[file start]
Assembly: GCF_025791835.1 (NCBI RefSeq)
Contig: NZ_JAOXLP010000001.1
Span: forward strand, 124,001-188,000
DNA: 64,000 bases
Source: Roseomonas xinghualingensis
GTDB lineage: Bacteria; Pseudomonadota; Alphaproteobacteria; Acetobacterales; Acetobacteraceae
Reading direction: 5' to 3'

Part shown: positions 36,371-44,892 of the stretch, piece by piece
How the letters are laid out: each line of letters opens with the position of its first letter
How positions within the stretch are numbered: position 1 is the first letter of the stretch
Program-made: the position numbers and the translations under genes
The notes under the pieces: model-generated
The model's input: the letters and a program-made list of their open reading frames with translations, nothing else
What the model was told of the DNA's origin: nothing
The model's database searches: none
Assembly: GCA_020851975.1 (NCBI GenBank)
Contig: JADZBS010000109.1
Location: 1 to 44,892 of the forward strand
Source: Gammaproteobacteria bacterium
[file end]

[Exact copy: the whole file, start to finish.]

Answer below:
Assembly: GCF_025791835.1 (NCBI RefSeq)
Contig: NZ_JAOXLP010000001.1
Span: forward strand, 124,001-188,000
DNA: 64,000 bases
Source: Roseomonas xinghualingensis
GTDB lineage: Bacteria; Pseudomonadota; Alphaproteobacteria; Acetobacterales; Acetobacteraceae
Reading direction: 5' to 3'

Part shown: positions 36,371-44,892 of the stretch, piece by piece
How the letters are laid out: each line of letters opens with the position of its first letter
How positions within the stretch are numbered: position 1 is the first letter of the stretch
Program-made: the position numbers and the translations under genes
The notes under the pieces: model-generated
The model's input: the letters and a program-made list of their open reading frames with translations, nothing else
What the model was told of the DNA's origin: nothing
The model's database searches: none
Assembly: GCA_020851975.1 (NCBI GenBank)
Contig: JADZBS010000109.1
Location: 1 to 44,892 of the forward strand
Source: Gammaproteobacteria bacterium